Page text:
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COVID-19: Effective Internal Comms in Unprecedented Times

COVID-19: Effective Internal Comms in Unprecedented Times

Forget business as usual. Organizations must ramp up and maintain transparency during this time of crisis to reassure their employees.

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mid public angst, capital market volatility and other uncertainties, companies are increasingly being scrutinized for their response to COVID-19. Within that context, companies must evolve their internal communications efforts from crisis mode to sustained campaigns of transparency. What follows is guidance on effective internal communications with employees and other stakeholders that is designed to address the disruption and uncertainty.

1. Gather and Monitor Ongoing Intelligence

Staying abreast of the latest, most accurate information available is the foundation of your own successful communications. Carefully monitor advice from governments (host countries and embassies/high commissions) and public health authorities so you can keep employees accurately updated. 

Tracking how competitors and other members of the business community are managing the situation is important as it provides a useful benchmark against which to measure your own efforts. 

Keep an eye on social media — companies need to know what their own employees and others are saying about the crisis and potentially your response to it.

Finally, make every effort to understand the concerns of your workforce so you can accurately inform and guide your messaging to them. This may mean tuning to unofficial channels; tap the people who dominate informal communications channels in your organization and engage them. Your internal drivers often know everything that is going on and what people are thinking.

2. Maintain Consistent, Frequent and Multichannel Outreach

During enormous — perhaps unprecedented — uncertainty, more is more is more when it comes to internal communications. Silence for days and even hours, especially from top leadership, is deafening and unsettling.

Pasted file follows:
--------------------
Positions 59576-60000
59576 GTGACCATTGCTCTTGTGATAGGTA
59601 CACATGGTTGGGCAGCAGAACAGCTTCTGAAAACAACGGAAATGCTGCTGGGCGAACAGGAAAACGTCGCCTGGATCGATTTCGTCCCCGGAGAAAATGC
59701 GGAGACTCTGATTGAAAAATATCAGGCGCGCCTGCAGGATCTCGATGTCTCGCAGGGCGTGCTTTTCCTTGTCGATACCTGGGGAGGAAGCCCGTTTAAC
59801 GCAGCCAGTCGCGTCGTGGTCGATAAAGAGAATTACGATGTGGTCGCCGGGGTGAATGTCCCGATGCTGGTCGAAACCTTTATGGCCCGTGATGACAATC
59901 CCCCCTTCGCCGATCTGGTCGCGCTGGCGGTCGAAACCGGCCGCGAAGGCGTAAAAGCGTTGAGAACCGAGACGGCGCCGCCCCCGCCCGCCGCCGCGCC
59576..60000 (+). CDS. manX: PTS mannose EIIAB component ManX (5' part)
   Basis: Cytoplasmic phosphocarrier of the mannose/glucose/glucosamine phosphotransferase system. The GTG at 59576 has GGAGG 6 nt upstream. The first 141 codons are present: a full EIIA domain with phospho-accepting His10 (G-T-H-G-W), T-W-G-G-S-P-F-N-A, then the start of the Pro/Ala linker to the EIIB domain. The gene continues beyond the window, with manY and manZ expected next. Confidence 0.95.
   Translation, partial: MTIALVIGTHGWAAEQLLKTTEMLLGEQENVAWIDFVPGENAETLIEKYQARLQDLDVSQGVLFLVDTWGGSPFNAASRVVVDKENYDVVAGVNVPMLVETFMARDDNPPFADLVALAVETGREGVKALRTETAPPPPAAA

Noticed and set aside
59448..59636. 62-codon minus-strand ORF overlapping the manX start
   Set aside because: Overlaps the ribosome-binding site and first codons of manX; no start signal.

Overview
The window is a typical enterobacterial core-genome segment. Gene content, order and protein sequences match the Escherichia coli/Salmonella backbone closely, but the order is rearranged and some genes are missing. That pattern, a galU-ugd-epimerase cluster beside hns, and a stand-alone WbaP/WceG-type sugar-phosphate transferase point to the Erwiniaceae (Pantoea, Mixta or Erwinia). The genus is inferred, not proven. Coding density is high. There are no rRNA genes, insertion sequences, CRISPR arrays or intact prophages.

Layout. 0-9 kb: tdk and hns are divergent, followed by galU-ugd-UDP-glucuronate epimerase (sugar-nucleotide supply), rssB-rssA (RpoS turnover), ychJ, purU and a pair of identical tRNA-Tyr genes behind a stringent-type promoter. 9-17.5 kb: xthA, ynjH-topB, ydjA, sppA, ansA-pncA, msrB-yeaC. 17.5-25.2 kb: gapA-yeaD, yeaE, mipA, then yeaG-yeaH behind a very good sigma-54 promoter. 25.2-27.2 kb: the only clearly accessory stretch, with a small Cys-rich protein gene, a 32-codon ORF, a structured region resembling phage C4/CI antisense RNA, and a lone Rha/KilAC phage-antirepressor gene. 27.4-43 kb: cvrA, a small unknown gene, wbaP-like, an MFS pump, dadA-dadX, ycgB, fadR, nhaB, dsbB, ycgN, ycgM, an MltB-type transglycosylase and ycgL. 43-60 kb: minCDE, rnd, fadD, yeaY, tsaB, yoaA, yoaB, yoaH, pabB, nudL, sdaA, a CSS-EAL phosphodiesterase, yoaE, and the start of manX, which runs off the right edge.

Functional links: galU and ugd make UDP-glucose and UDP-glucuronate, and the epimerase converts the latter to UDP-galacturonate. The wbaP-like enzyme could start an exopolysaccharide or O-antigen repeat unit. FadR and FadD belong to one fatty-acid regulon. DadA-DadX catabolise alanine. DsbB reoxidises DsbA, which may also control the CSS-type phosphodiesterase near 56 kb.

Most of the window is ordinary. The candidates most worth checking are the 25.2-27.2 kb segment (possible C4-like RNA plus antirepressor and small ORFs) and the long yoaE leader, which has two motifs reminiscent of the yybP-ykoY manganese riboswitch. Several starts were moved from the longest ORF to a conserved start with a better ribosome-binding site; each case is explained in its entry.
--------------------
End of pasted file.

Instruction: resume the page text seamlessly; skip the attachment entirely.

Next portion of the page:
Help ensure the leadership team is aligned on key messages and, as with any communication campaign, reinforce their presence across channels. Drive the conversation and lead the agenda in a calm voice and with a tailored approach, depending on the audience and channel of communication. 

It’s essential to avoid hiding behind email and other less personal forms of mass communication, or what feels like HR speak. Leadership should be visible, with company leaders and communicators making their voices heard, whether through visiting frontline staff directly, using video messages or hosting virtual meetings.

As we all know, your biggest priority is your people, and they need to see you up close. Be creative. One company is getting extensive positive feedback from employees in China by starting a selfie video series that seeks to highlight the positive impacts — for example, how working at home increases family face time and fitness.

3. Create Bespoke Messaging

There is no one-size-fits-all when it comes to successful internal communications during a situation as uncertain and far-reaching as the coronavirus outbreak. It’s crucial to recognize and understand the specific challenges for each part of your workforce — messaging for frontline staff won’t be the same as for remote colleagues or others. At all times, strive to communicate solutions and commitment to ongoing support as the crisis unfolds. But also be ready to respond in real time to specific concerns and general uncertainty, which may require a different approach than proactive communications.